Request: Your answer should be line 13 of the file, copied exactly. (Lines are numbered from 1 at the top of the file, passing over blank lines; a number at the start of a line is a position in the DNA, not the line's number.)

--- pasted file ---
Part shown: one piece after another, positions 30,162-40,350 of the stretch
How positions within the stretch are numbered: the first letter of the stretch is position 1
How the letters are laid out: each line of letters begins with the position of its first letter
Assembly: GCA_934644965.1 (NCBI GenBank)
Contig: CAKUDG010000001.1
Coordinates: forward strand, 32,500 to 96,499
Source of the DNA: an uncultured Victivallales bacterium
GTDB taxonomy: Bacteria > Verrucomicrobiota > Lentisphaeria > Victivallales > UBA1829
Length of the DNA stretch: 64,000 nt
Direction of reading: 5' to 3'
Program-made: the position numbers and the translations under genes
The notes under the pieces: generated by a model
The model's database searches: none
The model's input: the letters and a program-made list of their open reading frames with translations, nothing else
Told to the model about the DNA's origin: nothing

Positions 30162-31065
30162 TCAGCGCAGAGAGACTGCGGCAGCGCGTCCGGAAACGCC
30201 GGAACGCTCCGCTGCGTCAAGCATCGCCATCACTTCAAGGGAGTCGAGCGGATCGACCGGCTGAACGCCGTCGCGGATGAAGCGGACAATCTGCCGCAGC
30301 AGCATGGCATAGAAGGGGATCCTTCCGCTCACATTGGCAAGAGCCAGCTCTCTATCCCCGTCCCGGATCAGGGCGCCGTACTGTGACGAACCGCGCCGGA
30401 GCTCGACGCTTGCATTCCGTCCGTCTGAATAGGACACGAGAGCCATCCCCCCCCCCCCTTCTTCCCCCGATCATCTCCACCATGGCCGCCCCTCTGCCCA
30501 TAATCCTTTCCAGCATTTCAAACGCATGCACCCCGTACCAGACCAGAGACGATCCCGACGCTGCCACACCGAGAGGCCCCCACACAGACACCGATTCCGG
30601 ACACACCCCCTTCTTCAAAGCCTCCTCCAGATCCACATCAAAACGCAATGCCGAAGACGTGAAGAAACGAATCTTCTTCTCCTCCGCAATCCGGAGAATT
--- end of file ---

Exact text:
The model's database searches: none